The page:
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Traits add new features to your Java class by providing default implementations you can then "import".

Basic explanation

Traits are essentially nothing more than Java interfaces. They provide default methods to the implementing class or interface. You can "import" traits via the implements statement in your class definition.

The difference between traits and normal Java interfaces are essentially that a trait adds features without forcing the implementing class to overwrite/implement the defined methods like normal interfaces would do.

After importing a trait you have access to the provided methods from the trait in your current scope.

Take a look at the following example for a better understanding:

A basic logging trait

Imagine you have a class that wants to log a message to the console:
public class MyClass {
public void addNumbers() {
int sum = 1 + 2;
// that's tedious
// and where's the classname in front of the logging message?
System.out.printf("The sum is %d", sum);

And you have a trait to support the requested feature:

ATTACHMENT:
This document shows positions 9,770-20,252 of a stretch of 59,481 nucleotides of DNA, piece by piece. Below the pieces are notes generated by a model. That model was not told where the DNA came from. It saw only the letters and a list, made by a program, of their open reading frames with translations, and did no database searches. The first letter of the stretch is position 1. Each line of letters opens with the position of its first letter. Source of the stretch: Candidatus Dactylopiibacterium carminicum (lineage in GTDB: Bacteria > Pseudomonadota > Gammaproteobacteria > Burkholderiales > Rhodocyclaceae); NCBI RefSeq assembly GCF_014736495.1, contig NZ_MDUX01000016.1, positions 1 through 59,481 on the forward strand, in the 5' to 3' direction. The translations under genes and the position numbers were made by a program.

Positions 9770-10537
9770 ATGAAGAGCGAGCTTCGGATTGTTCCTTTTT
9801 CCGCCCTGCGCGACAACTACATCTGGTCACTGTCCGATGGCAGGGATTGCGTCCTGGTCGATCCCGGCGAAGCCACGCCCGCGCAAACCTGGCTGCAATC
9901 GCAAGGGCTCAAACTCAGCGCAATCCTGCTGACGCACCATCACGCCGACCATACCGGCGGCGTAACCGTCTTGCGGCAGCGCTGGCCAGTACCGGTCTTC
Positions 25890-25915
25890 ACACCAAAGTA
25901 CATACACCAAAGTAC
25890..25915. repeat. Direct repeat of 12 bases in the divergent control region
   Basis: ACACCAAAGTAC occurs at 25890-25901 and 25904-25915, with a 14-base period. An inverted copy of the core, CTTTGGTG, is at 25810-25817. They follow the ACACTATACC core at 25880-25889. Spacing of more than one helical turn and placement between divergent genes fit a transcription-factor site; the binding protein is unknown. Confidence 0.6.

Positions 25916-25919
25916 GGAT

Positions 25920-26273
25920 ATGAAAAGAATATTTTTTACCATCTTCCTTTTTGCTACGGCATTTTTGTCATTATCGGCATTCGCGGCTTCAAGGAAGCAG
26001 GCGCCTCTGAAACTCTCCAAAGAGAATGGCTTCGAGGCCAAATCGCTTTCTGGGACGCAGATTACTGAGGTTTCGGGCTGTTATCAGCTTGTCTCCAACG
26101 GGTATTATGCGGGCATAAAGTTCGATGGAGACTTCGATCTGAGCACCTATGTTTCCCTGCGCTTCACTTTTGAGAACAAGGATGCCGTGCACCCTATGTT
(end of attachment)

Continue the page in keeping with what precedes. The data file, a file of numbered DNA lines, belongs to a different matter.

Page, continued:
public interface WithLogging {
default void log(String format, Object ...args) {
System.out.print(getClass().getName() + ": ");
System.out.printf(format, args);

You can now implement the WithLogging by using the default implemented method log:
public class MyClass implements WithLogging {
public void addNumbers() {
int sum = 1 + 2;
log("The sum is %d", sum);


The name of a trait typically contains the prefix With and an action call describing what the trait provides to the implementing class or interface. For example:

  • WithLogging
  • WithEventBus
  • WithTiming
  • etc.

See also

Using traits in Verticles »/application/tutorials/using-traits-in-verticles/Writing your own traits »/application/guides/writing-your-own-traits/List of Telestion Core Verticle traits »